Offseason MVPs: Workout Warriors

The Chicago Bears wrapped up offseason practice this week, so it's time to recognize the players that were notably impressive throughout minicamp and OTAs. Greg Olsen, who looks primed for a monster year, was one of them. And who are the others? JC hands out some hardware before training camp.

Greg Olsen

Show me a quarterback that knows how to incorporate his tight ends into the passing offense, and I'll show you a quarterback that's going to be successful in this league. Jay Cutler turned Brandon Marshall into a Pro Bowler and Eddie Royal into a rookie sensation in Denver, but don't forget that the tight end combination of Tony Scheffler and Daniel Graham caught 73 passes for 1,034 yards and seven touchdowns for the Broncos in '09. Now Cutler has Olsen and Desmond Clark at his disposal, with Olsen in particular developing a rapport with his new signal caller quickly – fantasy football fanatics believe he'll be a top-five player at his position.

Even though Clark is technically still atop the depth chart, Olsen is as much a wideout as a tight end these days and will help augment what is believed to be a weak group at the receiver position.

Bowman has gotten his mitts on the ball often.
Jonathan Daniel/Getty Images

Zack Bowman

The original plan called for Bowman to move from cornerback to safety, as the second-year pro was a pretty good safety once upon a time in the junior-college ranks. But when the offseason began at Halas Hall, it was Corey Graham making that switch while Bowman took first-team reps on the left side – Charles Tillman has been in and out of the lineup since coming back from shoulder surgery. Bowman has the prototypical build for a Cover-2 corner at 6-1 and 197 pounds, and it was reported by the team's official Web site that the former Nebraska Cornhusker intercepted a total seven passes during the first 10 sessions of OTAs.

Since both Tillman and Nathan Vasher have had trouble staying on the field for all 16 games the last few years, Bowman may be the first reserve off the bench with Graham working at safety and nickel back.

Israel Idonije

Proving once again that he is one of the more versatile performers the Bears have had in recent memory, Idonije has dropped about 30 pounds as he prepares to make the flip back to end from tackle. But with Tommie Harris forced to sit and watch because the organization is being extra careful with his troublesome knee, Idonije has still been starting at the three-technique tackle and fitting in just fine. Assuming Harris is on the field more in training camp and rookie Jarron Gilbert begins to develop, Idonije should see increased time at end and may even supplant Mark Anderson as the No. 3 behind Alex Brown and Adewale Ogunleye – he's always terrific on special teams, too.

Both Ogunleye and Anderson are going into the final year of their contracts, but it was Idonije signing a two-year extension through 2011 back on May 29.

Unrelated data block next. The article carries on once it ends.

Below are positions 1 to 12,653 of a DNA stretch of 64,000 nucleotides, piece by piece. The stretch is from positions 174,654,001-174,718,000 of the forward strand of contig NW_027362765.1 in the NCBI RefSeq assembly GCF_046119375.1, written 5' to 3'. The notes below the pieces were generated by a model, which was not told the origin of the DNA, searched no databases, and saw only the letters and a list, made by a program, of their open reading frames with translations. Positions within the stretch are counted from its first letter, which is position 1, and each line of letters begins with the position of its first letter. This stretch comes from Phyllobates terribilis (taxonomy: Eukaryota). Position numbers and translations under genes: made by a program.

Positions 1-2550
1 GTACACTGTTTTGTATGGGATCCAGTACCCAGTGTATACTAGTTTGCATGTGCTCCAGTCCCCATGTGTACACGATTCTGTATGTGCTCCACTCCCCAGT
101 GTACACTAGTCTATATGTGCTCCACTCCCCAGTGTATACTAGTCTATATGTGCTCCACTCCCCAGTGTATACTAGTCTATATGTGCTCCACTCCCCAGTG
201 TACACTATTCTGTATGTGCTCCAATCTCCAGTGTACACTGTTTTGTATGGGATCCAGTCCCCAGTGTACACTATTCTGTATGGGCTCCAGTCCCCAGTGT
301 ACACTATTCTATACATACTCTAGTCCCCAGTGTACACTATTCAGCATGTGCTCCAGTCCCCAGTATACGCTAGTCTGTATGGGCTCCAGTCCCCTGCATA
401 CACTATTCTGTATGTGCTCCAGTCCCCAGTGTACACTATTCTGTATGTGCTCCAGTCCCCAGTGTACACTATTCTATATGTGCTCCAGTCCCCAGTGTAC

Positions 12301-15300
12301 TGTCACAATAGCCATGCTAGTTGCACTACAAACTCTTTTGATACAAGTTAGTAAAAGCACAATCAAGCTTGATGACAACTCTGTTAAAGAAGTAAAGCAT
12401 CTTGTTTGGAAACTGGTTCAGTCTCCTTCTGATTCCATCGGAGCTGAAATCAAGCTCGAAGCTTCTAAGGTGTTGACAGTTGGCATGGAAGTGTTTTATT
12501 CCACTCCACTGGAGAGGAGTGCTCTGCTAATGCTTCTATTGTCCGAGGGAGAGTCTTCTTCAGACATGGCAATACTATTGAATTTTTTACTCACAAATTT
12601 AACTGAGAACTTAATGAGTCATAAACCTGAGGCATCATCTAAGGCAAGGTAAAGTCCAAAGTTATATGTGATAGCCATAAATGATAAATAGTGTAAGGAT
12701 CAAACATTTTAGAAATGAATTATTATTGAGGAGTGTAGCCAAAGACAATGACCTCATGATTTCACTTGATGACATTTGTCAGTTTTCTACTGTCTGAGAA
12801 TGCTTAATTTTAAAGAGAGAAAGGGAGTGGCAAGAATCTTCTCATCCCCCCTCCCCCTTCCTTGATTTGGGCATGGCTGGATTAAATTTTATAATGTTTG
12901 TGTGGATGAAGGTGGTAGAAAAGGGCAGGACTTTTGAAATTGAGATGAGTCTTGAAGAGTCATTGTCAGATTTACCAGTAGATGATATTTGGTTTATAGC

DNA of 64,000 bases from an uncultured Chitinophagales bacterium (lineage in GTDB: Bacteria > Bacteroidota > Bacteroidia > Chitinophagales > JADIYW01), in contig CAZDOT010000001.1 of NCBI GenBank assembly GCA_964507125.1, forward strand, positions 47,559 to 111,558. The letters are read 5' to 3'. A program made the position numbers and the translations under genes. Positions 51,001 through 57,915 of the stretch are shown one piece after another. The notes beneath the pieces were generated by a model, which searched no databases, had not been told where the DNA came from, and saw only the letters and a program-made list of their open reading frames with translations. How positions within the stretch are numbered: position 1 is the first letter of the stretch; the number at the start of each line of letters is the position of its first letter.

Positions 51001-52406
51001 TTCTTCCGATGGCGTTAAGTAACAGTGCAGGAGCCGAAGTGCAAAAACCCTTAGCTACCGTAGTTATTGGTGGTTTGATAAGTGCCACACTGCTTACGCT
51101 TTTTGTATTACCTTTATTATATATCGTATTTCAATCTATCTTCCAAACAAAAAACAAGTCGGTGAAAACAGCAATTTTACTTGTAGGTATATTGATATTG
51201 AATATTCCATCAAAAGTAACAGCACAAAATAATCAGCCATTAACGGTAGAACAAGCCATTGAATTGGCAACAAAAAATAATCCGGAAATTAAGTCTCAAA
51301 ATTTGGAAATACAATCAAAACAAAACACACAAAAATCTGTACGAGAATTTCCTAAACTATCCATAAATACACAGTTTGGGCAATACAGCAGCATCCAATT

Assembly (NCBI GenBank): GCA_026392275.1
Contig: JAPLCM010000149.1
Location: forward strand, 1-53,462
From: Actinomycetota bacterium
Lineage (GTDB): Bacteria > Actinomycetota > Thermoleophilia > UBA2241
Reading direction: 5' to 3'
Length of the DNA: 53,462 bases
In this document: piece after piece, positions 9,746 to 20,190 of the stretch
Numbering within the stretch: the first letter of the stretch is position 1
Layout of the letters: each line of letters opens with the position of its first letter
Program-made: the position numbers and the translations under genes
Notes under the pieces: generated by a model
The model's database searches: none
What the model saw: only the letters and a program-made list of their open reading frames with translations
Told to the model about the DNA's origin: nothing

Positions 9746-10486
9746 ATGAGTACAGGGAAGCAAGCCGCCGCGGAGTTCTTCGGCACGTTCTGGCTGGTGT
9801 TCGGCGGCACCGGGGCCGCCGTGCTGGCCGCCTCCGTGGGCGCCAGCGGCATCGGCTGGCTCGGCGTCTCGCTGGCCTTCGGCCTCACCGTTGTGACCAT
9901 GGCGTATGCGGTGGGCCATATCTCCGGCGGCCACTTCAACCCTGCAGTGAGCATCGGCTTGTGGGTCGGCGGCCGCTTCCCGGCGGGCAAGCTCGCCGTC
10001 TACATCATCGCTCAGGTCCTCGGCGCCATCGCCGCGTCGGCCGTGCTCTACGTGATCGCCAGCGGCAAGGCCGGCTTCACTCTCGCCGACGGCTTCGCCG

Williams could start at 'backer for many teams.
Jonathan Daniel/Getty Images

Jamar Williams

It's hard to be impressed with the resume Williams has put together during his three years in the league, starting just one of 35 games played and doing little more than special-teams work. But the former Arizona State Sun Devil has always been an impressive practice player, and you have to cut him some slack since he's been buried on the depth chart behind Brian Urlacher and Lance Briggs – those two have been to a combined 10 Pro Bowls. And while it looks like he is once again nothing but a reserve after the acquisition of Pisa Tinoisamoa, Williams is going to be the immediate backup at all three linebacker positions and continues to be a critical contributor on all of the coverage units.

Like Bowman, Williams has shown a nose for the football throughout the offseason program and also has incredibly soft hands for a front-seven defender.

Frank Omiyale

Yes, it's hard to get a read on either offensive or defensive linemen during offseason workouts because nobody's wearing pads and there is very little contact, but Omiyale deserves some credit for making a smooth transition from tackle to guard so far. The free-agent signee still has to be considered inexperienced – at least in terms of games played – at tackle, his natural spot, so the fact that he's in line to bump Josh Beekman at left guard already means he's coming along quite well. If Omiyale can pull as well as Ruben Brown did a few seasons ago before he started to break down, Matt Forte will benefit from a yards-per-carry perspective.

GM Jerry Angelo has been interested in Omiyale for a long time and always believed he'd be a good candidate to slide inside, and we're starting to see why.

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John Crist is the Publisher of Bear Report and a member of the Professional Football Writers of America. To read him every day, visit and become a Chicago Bears insider.

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